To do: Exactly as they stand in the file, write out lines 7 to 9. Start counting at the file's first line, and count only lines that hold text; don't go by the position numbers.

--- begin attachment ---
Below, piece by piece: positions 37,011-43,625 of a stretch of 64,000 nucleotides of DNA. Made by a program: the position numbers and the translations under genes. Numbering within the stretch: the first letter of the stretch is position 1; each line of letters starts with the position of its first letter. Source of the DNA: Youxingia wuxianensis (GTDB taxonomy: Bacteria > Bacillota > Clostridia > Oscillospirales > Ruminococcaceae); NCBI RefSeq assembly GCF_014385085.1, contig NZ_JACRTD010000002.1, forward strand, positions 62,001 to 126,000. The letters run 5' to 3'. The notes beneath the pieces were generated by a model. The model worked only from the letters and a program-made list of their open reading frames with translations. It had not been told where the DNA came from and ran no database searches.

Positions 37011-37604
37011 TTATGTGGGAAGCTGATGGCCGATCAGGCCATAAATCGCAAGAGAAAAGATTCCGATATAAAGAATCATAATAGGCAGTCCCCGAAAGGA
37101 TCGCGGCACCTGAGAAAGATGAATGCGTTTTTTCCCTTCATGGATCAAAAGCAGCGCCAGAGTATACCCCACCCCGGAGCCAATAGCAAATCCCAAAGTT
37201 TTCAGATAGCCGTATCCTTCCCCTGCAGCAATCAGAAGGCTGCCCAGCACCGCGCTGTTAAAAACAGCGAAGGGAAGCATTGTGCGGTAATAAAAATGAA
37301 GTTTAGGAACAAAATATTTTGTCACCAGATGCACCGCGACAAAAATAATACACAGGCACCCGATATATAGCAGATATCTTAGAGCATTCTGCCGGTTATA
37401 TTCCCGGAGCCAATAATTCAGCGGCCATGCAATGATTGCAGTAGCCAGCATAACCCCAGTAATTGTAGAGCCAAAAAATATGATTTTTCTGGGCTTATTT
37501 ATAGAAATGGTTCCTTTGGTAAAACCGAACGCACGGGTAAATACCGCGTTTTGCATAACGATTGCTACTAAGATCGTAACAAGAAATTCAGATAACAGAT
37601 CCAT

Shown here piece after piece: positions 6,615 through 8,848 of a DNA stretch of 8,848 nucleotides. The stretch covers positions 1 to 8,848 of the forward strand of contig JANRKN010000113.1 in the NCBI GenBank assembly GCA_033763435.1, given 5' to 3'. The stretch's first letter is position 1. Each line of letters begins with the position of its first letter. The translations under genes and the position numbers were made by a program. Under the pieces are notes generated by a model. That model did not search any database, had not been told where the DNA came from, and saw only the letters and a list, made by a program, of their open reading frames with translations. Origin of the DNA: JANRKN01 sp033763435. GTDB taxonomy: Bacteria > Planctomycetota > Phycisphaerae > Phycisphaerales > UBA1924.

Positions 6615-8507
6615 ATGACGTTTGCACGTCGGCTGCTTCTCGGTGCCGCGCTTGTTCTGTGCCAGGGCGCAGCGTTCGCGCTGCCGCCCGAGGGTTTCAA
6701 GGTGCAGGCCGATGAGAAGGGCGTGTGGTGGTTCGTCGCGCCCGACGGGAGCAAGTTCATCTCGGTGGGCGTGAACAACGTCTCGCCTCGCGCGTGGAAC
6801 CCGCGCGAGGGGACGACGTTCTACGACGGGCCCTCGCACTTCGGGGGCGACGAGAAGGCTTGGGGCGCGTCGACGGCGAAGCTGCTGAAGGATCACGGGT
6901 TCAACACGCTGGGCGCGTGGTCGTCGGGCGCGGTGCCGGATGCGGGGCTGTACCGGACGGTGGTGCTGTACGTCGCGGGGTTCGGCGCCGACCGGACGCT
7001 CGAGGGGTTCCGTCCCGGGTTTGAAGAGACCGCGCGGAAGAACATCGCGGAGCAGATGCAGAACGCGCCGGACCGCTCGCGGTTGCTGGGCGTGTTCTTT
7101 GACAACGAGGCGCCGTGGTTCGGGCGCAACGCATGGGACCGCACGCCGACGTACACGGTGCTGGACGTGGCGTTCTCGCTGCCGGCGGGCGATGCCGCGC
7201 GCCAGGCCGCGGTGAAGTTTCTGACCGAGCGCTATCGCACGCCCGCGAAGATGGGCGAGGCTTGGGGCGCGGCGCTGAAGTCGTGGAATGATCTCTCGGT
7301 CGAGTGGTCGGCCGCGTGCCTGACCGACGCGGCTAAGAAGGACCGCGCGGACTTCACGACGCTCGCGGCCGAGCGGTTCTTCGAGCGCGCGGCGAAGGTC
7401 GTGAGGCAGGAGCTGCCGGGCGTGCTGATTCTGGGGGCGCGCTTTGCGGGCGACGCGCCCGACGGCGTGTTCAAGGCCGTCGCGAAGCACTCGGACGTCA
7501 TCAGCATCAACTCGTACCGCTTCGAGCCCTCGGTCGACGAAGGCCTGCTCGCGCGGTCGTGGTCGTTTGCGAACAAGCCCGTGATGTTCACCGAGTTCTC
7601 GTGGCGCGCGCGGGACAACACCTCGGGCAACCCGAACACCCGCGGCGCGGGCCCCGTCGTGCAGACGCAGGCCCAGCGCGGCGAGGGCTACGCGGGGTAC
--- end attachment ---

37401 TTCCCGGAGCCAATAATTCAGCGGCCATGCAATGATTGCAGTAGCCAGCATAACCCCAGTAATTGTAGAGCCAAAAAATATGATTTTTCTGGGCTTATTT
37501 ATAGAAATGGTTCCTTTGGTAAAACCGAACGCACGGGTAAATACCGCGTTTTGCATAACGATTGCTACTAAGATCGTAACAAGAAATTCAGATAACAGAT
37601 CCAT